Your brother lives in your head
you hear him laugh, full throated
as you throttle through the city
outriding renegade cells that cling
to your imagination, threatening to
invade your insides. You cycle faster,
past an uneven line of empty wooden tables
bearing each other up, shoulder to shoulder,
vacant stalls filled with the ghost chatter
of market people whose bodies have been
detained at home by striking union leaders.
This is how you beat death:
pressure exerted upon iron machines,
body punished and rewarded with
faster flowing rivers of blood, a competent heart,
all threats at bay. You ride past the empty market stall,
through the limp city, facing a deserted crossing,
looking ahead into a street on recess.
A large billboard looms at its entrance, a middle-aged man
sits inside of it, an open Bible in front of him.
He stares at you, fingers pointed, “Cross-over to the better side,”
the words splay in lazy fonts across the canvass.
The image triggers a conspiracy of memory;
your brother isn’t laughing now, he is on the floor,
where the black mahogany table used to be,
wheezing, surrounded by barefooted men in white garments,
ringing bells, indecipherable words marching out of their mouths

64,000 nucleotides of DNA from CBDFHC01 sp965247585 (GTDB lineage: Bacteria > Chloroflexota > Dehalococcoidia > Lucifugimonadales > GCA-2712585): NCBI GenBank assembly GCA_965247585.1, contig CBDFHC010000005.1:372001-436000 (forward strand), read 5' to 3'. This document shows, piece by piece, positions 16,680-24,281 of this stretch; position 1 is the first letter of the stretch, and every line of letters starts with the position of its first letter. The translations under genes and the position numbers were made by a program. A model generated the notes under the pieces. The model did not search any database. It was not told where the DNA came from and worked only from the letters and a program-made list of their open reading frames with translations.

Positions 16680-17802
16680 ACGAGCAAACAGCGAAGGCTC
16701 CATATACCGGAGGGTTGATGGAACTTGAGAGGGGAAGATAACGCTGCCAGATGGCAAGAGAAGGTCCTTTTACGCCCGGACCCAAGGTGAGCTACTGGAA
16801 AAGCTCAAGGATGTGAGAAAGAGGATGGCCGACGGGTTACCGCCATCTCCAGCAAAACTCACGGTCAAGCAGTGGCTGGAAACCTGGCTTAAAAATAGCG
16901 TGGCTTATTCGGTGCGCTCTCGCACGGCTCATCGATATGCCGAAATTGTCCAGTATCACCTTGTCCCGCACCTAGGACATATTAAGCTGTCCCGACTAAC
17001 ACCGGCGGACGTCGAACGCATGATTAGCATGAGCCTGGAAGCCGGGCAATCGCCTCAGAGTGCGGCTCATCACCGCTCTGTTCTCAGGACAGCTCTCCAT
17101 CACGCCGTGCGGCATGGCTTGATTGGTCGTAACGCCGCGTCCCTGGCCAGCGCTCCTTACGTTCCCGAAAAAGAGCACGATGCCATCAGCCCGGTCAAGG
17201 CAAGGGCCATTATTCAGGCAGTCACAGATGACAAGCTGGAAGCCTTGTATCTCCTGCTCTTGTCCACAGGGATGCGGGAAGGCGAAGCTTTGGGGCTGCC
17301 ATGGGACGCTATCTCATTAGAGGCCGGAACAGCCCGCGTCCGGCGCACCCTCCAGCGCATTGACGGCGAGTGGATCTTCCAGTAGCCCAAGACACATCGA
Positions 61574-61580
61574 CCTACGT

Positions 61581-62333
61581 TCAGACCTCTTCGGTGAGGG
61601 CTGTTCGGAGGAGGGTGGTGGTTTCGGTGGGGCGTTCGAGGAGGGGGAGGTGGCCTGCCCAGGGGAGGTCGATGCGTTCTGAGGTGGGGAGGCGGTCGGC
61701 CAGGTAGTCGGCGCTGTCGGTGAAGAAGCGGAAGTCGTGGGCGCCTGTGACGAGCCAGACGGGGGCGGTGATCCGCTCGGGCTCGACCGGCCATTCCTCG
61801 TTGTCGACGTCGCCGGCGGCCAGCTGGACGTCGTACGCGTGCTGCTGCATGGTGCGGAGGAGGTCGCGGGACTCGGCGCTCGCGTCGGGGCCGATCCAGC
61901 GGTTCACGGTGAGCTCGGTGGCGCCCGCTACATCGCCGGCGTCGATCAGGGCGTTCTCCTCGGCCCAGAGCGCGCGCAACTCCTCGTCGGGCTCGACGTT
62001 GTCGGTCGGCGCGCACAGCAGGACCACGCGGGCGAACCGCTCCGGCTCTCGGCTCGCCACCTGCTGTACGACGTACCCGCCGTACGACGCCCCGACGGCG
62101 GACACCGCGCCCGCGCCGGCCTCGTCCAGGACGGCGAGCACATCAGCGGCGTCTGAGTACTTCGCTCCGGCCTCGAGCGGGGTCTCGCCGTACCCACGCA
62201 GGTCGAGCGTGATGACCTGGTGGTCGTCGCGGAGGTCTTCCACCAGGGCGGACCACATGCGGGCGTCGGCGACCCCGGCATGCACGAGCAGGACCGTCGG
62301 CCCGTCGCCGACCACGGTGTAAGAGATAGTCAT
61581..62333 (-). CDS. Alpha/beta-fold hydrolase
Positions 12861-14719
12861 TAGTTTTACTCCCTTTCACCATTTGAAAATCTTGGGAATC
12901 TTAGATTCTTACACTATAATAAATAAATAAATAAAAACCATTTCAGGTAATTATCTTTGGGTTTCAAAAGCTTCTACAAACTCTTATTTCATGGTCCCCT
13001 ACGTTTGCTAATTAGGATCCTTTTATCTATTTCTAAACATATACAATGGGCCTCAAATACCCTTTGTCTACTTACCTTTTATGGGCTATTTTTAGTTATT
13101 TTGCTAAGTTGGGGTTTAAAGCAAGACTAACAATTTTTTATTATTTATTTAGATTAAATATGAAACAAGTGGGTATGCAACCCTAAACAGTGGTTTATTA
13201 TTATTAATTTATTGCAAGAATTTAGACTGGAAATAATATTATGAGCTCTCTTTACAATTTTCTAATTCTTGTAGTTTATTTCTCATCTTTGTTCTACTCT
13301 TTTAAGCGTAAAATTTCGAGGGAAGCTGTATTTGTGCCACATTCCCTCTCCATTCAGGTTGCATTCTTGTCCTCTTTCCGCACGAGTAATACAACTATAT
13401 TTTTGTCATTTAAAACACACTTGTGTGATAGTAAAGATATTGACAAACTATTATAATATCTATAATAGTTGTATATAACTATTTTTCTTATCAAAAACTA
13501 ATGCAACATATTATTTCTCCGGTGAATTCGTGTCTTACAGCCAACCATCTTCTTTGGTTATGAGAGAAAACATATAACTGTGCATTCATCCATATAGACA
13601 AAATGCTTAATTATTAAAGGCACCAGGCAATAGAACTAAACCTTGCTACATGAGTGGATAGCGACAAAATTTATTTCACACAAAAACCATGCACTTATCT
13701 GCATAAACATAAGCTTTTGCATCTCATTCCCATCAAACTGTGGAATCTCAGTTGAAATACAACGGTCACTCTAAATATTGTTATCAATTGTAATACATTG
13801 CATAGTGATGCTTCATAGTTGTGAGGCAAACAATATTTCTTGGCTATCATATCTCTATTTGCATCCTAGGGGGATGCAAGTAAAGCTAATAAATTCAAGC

in angry strides, ineffective. Odion didn’t make it.
Mother says it was the will of God. Father doesn’t speak.
But your brother isn’t dead. He lives in your head.
“Akere, hurry” he calls out, even now,
his voice decades older than his 15 year old frame.
You trap the anger the billboard and everything it represents evokes.
You trap it in a Zen state of mind you train yourself to keep,
and feed it to the pedals of your bicycle.
“Akere come, come and see,” your brother calls.
You cycle faster, plunging into the open crossing, into the ghost truck
that came out of nowhere, into the beckoning voice in your head.
Widely regarded as one of Nigeria's leading performance poets, Efe has been a headline performer at many of the nation's premier performance poetry venues. Known for holding audiences spell-bound with his cutting edge socio-economic and political commentary, Efe is the host of a special poetry segment at the annual Lagos Book and Art Festival, Coordinator of spoken word poetry and performer at the Open Door Series' WS80 International Cultural Exchange, Coordinator of spoken word poetry and performer at The Lagos Black Heritage Festival, Convener of Unchained Voices… a Generation Speaks; a platform that gives artists from various genres a medium to express themselves on sundry socio-political issues. His collection of poetry, For Broken People Who Cross Often, is due out in September 2014, under Farafina Books. He blogs at: www.efepaulspeaks.com